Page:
This epiphany led to a significant change in the focus of my work... leaving a big company full of those who are "the not-so-obvious, but socially accepted suffering", to work in a community full of those who are "the very obvious and socially unaccepted suffering".


Since then I've been figuring out "how on earth" to navigate this new understanding in my own life and how to share it in ways for others to gain a glimpse of it too. And of that, I have been learning.


At the same time, by all the accepted measures of our socially accepted version of society, my 6 years of "learning success" would be considered pretty dismal, and my personal ego LOVES to spend time pointing out all the stories to support it... not much money (although my tax refunds are fabulous! LOL!), not many "obvious" souls saved, and not a significant flock of adoring fans reminding me of my personal brilliance. Poor me.


And so the biggest part of my path has been the agonizing and yet wonderful learning process of letting all that go... remembering, realizing, and KNOWING again and again and again, that all these measures have been made up by the personal me and have absolutely nothing to do with the community me and nothing to do with the deep, profound truth to be found in the simple grace of each moment of life itself, however the personal me and the community me happens to live it.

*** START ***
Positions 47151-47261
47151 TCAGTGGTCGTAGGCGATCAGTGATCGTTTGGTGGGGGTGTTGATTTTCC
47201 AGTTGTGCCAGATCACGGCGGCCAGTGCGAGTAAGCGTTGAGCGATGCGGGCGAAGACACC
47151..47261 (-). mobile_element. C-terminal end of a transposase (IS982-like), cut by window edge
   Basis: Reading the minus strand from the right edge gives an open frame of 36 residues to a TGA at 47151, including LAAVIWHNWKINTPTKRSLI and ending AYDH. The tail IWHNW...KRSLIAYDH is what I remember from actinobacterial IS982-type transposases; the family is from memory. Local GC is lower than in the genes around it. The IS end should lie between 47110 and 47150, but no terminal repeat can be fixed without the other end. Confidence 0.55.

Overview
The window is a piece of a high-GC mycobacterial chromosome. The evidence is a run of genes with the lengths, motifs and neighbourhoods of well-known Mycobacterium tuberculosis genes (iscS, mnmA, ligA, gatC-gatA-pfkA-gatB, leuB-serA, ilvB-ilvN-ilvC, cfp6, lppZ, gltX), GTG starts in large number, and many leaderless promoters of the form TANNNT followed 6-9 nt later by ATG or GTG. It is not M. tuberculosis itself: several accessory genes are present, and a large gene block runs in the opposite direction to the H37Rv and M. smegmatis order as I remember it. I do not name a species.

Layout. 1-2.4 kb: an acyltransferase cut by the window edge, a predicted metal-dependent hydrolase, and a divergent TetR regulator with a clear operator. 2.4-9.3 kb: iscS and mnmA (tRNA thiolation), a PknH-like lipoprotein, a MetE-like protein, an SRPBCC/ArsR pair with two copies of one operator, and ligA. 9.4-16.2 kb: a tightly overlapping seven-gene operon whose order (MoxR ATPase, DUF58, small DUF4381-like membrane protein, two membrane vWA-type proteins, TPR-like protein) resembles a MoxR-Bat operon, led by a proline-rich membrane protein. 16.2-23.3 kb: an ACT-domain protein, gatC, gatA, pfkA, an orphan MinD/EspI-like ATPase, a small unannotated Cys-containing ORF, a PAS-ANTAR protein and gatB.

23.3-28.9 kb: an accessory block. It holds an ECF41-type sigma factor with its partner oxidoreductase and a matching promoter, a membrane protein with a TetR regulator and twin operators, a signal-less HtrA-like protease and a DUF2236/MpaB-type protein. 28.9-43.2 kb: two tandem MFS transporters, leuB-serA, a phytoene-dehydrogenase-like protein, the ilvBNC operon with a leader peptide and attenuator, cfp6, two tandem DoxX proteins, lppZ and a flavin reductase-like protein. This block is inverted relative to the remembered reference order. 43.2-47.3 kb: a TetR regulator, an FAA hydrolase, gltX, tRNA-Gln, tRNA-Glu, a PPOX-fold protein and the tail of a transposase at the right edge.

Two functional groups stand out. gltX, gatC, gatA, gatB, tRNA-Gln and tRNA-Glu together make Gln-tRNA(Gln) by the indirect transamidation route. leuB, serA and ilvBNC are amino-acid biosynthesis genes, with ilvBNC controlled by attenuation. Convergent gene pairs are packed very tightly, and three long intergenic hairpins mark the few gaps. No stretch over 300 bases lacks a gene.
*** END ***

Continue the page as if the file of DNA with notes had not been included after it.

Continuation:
The personal me and all it's personal-crazy still has many hurdles ahead. It still has a lifetime full of lessons yet to arrive, teaching it how to let go of the personal, how to "just play", and how to BE my community instead of judging it, or thinking I am above it, or unknowingly (and inevitably unsuccessfully) attempting to keep myself separate and protected from the parts of it that I don't like.


The real truth is that I AM my community, I AM ALL of it, and for better or worse, so are each of you, even in every moment when we forget it or don't know it at all. But whenever we are somehow given the grace to know it, to truly know it, we are immediately better just for the knowing. We’re given the grace of love and understanding.

Latest comments

Today | 19:25

Thank you Leslie! Unfortunately, comment space with this web tool is limited. If you contact me at ProcrastinationPublications@shaw.ca I'd be happy to respond.

Yesterday | 11:41

Brilliant thank you, this is the best explanation of thought I have read.
Have you written anything about before and after form?

18.10 | 04:07

Intersting blog post!

06.08 | 07:24